Ethics: Opposing counsel inadvertently sends you privileged information. Now what?

Ethics: Opposing counsel inadvertently sends you privileged information. Now what?

 By Sari W. Montgomery

What are a lawyer’s duties when he or she receives information from an opposing party or counsel that is clearly privileged, or when it is apparent that the information was inadvertently sent? Although the receiving lawyer’s initial inclination may be to celebrate his or her good fortune, the Rules of Professional Conduct[1] require that the receiving lawyer provide the sender with at least the opportunity to remedy the error. Specifically, ABA Model Rule 4.4(b) provides that, “[a] lawyer who receives a document or electronically stored information relating to the representation of the lawyer’s client and knows or reasonably should know that the document or electronically stored information was inadvertently sent shall promptly notify the sender.” See also, ABA Formal Ethics Op. 05-437. Although prior versions of the rule explicitly required the receiving lawyer to refrain from reviewing the material and, upon notifying the sending lawyer, to abide by their instructions, the current rule eliminated those additional requirements, and instead only dictates that the receiving lawyer promptly notify the sender. Such notice provides the sender the opportunity to take protective steps, which may result in the receiving lawyer being required to return, destroy, or refrain from using the materials, depending on the individual circumstances of, and law governing, each case. ABA Model Rule 4.4, Cmt. 2.

A recent highly publicized case illustrates the importance of a lawyer knowing what to do when she receives information that was likely inadvertently sent, as well as the sender knowing the steps to take to mitigate the damage, and the catastrophic consequences that can result by failing to take those steps.

By now, most people have heard about the infamous text messages that served as the “smoking gun” evidence in the 2022 defamation case against InfoWars radio host Alex Jones brought by the parents of the victims of the Sandy Hook tragedy. Theshort version is that, shortly before the trial in Texas, lawyers for Jones inadvertently turned over a digital copy of the entire contents of Jones’ cell phone, including damning text messages about the massacre that contradicted Jones’ prior assertions, under oath, denying the existence of those text messages, and other medically sensitive documents related to his false statements about the shootings and other conspiracy theories.  Mark Bankston, one of the lawyers for the plaintiffs, confronted Jones with the text messages during a withering, Perry Mason-esque cross-examination, during which Bankston noted that Jones’ lawyers had “messed up and sent me your entire cell phone texting history 12 days ago.” Bankston further informed Jones that, upon receipt of the information, he promptly notified Jones’ lawyers, but that they took no steps to identify the information as privileged, or otherwise attempt to protect the information or to prohibit Bankston from using it within the 10 days allowed by Texas law.  The only action Jones’ lawyers took was to request that Bankston “delete the link” to the information.  Jones’ lawyers did nothing to assert a privilege, attempt to retrieve, prohibit the use of, or to otherwise protect any information that might have been downloaded from that link.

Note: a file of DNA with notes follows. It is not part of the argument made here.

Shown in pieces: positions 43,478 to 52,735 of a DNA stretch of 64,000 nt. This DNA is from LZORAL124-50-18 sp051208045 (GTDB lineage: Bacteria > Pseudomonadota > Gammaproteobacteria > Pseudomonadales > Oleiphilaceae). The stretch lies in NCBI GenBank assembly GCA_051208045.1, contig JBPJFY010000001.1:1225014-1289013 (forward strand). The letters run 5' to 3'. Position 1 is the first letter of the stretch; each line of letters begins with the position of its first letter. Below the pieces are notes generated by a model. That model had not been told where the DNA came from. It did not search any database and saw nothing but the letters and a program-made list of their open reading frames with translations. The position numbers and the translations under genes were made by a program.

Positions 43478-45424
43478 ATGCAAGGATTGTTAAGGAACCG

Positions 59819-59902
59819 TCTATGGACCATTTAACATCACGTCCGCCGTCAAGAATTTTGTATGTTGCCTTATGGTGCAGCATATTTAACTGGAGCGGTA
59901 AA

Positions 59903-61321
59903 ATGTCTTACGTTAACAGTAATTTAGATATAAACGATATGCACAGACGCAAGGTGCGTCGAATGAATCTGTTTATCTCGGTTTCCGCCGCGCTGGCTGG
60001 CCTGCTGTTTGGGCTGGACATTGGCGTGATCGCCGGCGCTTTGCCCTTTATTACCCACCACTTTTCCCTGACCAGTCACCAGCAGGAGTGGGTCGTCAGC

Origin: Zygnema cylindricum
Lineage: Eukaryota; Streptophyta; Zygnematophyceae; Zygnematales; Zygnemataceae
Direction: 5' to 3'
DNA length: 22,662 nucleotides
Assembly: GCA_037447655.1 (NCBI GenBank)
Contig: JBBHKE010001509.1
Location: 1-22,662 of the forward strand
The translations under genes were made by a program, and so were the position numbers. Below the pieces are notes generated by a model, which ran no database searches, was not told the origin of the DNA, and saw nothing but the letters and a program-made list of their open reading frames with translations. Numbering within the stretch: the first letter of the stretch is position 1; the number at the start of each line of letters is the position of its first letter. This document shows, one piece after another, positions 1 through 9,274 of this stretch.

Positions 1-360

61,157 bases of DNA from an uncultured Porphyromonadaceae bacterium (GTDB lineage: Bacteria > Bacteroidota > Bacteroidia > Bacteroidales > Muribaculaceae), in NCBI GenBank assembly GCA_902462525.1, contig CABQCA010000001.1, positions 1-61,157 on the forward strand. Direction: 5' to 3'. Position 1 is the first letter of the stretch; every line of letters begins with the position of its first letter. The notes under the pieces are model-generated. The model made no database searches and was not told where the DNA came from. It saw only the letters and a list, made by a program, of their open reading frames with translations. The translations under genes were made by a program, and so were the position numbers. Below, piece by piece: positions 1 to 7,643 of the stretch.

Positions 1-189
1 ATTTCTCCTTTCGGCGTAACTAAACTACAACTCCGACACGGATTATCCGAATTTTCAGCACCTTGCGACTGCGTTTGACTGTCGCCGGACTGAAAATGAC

Fast forward a few months to the disciplinary proceeding against Jones’ lawyer in the Texas case, AndinoReynal, whose staff inadvertently sent the text messages and other privileged and sealed documents to the plaintiffs’ lawyers, and who then failed to timely take protective measures. Although the judge in the disciplinary proceeding found that Reynal violated the Rules of Professional Conduct mandating competency and safekeeping of property by failing to take any protective measures upon being notified of the disclosure, she declined to impose discipline citing his cooperation, lack of a selfish or dishonest motive, and otherwise clean disciplinary record. However, Norm Pattis, the lawyer who represented Jones in a related Connecticut matter in which the text messages and other documents were originally obtained, was suspended for six months after he provided the information to a lawyer in Jones’ bankruptcy proceeding (who subsequently forwarded the information to Reynal), in violation of various protective orders.

The two important takeaways from this case are: 1) if a lawyer receives information that she knows or reasonably should know was inadvertently sent, she has an ethical obligation to promptly notify the sender of the disclosure (as Bankston did in the Jones case); and 2) upon receipt of such notice, the sending lawyer has an ethical obligation to take affirmative steps to retrieve or otherwise protect the information that was inadvertently sent in order to fulfill his or her duties of competence and safeguarding the property of a client or third person (as Reynal failed to do in the Jones case). Such affirmative steps could include, but are not limited to, requesting that the receiving lawyer return, destroy, and/or refrain from using all copies of the protected material or, if the receiving lawyer refuses, filing appropriate motions to seek relief from the court.

  1. [1] All references herein are to the Model Rules of Professional Conduct. Readers should consult the specific Rules of Professional Conduct applicable in their jurisdiction before proceeding as the Rules and requirements can vary.

Sari Montgomery is a partner at Robinson, Stewart, Montgomery &Doppke in Chicago, Ill. Her practice involves representing attorneys in legal ethics and professional responsibility proceedings. She can be reached at [email protected].


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